Charles Dickens
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Charles Dickens: Unique adaptations

February 7, 2012, marks the 200th birthday of Charles Dickens, the Victorian age novelist whose immense popularity in his lifetime has not diminished in the two centuries since his birth. Over the years, some of his novels have proven to be more popular to Hollywood producers than others -- for every 10 adaptations of “A Christmas Carol” there’s one “Little Dorrit.” But Dickens’ penchant for twisty plots and memorable characters has made his work irresistible for adapters. That doesn’t necessarily mean that every adaptation has been a letter-perfect re-creation for “Masterpiece Theatre.” With Dickens’ work in the public domain, there’s been lots of leeway for creative interpretation.

What follows are some of the more unique takes on the world of Charles Dickens. (Gale Research Co.)
This modern-day retelling of “A Christmas Carol” took a very postmodern twist by having the story of a Scrooge-like TV executive (Bill Murray, right, with David Johansen) play out at the same time a live Christmas Eve telecast of “A Christmas Carol” was performed as a film within the film (though only bits and pieces of the telecast are seen in the movie). The film received mixed reviews and was a modest success at the box office.  (Paramount Pictures)
Gwyneth Paltrow and Ethan Hawke play the young lovers in the film, which took Dickens’ story from early 19th century London and set it in late 20th century New York City. In keeping with the update, the film changed several of the main characters’ names (Pip became Finn, Magwitch the criminal became Arthur Lustig, and Miss Havisham became Ms. Dinsmoor). Despite the name changes, the story was unmistakably Dickens’. (Phillip Caruso / 20th Century Fox)
Chuck Norris didn’t spend every episode of this long-running CBS series kicking bad guys. Sometimes he sat down to tell tales, such as the 1996 Christmas episode “A Ranger’s Christmas,” in which Norris recounts his own version of “A Christmas Carol” featuring an Old West bounty hunter named Hayes Cooper -- a Scrooge-like Ranger who learned about the true spirit of Christmas. (Ben Weaver / CBS)
The first theatrical Mickey Mouse short in 30 years played Dickens’ “A Christmas Carol” straight, for the most part. But for longtime Disney fans, the film provided a chance to spot many favorite characters in minor roles. Not only did Scrooge McDuck and Jiminy Cricket appear, but Mr. Toad (from “Wind in the Willows”), Horace Horsecollar, the Three Little Pigs, Gus Goose and more popped up.  (Walt Disney Co.)
Director Robert Zemeckis brought his whiz-bang performance-capture technology to bear on Dickens’ most-adapted tale, “A Christmas Carol,” and recruited Jim Carrey to star as Ebenezer Scrooge. But with the wonders of the technology, Carrey was also able to perform several other characters, including all three spirits of Christmases past, present and future.  (ImageMovers/ Disney)
Jonathan Harris (better known as the nutty Dr. Smith on “Lost in Space”) visited the Ponderosa as Charles Dickens himself in this 1963 episode of the long-running western series. In “A Passion for Justice,” Dickens arrives in Virginia City for a reading of “Oliver Twist” and becomes outraged when he discovers the townspeople are printing their own copies of his books, regardless of copyright laws.  (NBC)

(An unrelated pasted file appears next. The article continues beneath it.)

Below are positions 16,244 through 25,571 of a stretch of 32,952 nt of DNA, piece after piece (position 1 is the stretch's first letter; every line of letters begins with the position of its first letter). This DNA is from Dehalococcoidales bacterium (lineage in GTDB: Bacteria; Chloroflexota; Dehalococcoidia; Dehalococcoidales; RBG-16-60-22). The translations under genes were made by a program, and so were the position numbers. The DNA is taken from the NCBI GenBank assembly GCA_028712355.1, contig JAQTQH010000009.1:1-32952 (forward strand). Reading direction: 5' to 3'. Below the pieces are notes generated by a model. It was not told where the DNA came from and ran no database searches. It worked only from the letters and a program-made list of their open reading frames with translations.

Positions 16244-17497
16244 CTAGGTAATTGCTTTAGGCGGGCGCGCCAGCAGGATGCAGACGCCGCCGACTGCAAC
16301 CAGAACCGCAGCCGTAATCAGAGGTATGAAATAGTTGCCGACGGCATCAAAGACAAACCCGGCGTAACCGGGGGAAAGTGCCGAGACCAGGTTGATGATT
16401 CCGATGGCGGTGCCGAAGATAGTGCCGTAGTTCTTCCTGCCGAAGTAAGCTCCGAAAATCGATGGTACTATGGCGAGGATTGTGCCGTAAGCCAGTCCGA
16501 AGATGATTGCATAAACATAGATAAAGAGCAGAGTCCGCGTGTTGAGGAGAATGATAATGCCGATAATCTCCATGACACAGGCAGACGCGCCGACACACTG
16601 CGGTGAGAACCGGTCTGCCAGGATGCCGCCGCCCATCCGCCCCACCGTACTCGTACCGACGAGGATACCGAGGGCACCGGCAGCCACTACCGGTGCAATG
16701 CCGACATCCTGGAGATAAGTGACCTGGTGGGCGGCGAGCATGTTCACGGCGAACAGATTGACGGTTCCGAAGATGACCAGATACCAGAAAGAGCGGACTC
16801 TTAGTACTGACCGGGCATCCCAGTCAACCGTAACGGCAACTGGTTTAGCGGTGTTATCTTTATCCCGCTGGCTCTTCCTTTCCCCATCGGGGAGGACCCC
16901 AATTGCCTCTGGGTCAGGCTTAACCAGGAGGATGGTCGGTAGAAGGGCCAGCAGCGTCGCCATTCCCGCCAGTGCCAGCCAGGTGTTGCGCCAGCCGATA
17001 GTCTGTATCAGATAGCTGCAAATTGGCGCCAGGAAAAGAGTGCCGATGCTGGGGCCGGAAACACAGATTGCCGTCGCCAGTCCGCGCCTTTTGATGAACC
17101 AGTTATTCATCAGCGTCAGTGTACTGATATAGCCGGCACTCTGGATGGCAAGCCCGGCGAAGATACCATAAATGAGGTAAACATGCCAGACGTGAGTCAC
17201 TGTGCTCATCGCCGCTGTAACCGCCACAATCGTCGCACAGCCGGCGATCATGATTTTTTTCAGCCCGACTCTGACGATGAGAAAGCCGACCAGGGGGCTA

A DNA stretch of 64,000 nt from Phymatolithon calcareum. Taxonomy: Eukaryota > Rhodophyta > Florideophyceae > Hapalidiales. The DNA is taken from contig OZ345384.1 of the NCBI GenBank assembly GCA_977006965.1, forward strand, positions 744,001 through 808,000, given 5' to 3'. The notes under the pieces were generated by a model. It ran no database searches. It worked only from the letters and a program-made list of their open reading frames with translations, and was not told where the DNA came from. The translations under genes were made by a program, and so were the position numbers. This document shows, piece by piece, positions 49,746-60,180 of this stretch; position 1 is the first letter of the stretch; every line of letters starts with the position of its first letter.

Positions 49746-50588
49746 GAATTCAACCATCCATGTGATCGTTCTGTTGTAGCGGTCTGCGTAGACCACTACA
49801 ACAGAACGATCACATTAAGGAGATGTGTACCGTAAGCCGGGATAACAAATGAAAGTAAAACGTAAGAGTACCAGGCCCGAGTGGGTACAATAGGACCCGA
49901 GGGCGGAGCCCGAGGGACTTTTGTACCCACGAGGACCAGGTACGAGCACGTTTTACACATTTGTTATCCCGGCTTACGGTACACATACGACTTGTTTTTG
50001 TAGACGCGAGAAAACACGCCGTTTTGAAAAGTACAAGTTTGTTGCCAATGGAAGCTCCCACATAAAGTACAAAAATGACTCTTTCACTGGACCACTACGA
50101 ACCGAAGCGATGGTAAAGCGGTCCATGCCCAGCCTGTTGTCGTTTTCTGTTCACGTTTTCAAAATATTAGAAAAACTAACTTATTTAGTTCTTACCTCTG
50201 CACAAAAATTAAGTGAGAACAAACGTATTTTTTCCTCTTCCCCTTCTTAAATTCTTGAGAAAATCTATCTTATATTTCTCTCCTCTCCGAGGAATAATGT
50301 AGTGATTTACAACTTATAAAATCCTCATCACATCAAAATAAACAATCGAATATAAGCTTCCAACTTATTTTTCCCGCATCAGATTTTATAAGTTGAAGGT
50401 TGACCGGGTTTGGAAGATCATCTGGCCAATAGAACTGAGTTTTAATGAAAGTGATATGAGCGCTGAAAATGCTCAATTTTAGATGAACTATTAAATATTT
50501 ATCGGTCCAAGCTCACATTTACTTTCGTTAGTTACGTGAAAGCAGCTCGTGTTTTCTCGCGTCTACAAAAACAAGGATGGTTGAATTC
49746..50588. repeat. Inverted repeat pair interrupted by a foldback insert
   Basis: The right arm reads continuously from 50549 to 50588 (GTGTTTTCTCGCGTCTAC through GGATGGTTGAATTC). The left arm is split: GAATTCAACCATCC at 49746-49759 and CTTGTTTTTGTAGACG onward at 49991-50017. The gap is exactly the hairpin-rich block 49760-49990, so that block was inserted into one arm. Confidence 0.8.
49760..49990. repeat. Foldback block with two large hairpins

For reasons clear only to them, “South Park” creators Trey Parker and Matt Stone chose to devote an entire episode to a retelling of Dickens’ “Great Expectations” starring supporting character Pip. (That’s a supporting character on “South Park,” with Pip being the star of “Great Expectations.”) The episode was unique in that it featured a live-action introduction with actor Malcolm McDowell and didn’t have any of the regular “South Park” characters. While Parker and Stone love the episode, it’s proven to be one of the series’ least popular episodes. (Comedy Central)
Jack Dawkins, the colorful scamp known as the Artful Dodger from “Oliver Twist,” got his own series in this Australian children’s series. Rather than keep Dawkins in dreary old Victorian London, this series took him to sunny Australia and allowed him to escape his life of crime and become a hero. Of course, Oliver Twist and old Fagin also made appearances as well. The series lasted just 13 episodes. (Grundy Television Australia)
“Oliver Twist” gets retold from the point of view of the Artful Dodger (renamed Dodge) in this modern-day tale set in the world of male prostitutes in Toronto. Young Oliver’s innocence dissolves amid a backdrop ofdrug abuse, proving that Dickens’ stories are infinitely malleable. Nick Stahl, left, plays Dodge, and Joshua Close plays Oliver. (Strand Releasing)
The first Muppet movie produced after the death of creator Jim Henson, this adaptation of “A Christmas Carol” was also the first Muppet film to revolve around a human star (Michael Caine as Scrooge), with the Muppets filling out the supporting roles. While whole chunks of dialogue and narration were lifted straight from Dickens’ original book (unique for a children’s adaptation of the story), the film also allowed for musical numbers and few distinctly Muppet-y touches (instead of Fezziwig, we get Fozziwig).  (Jim Henson Productions)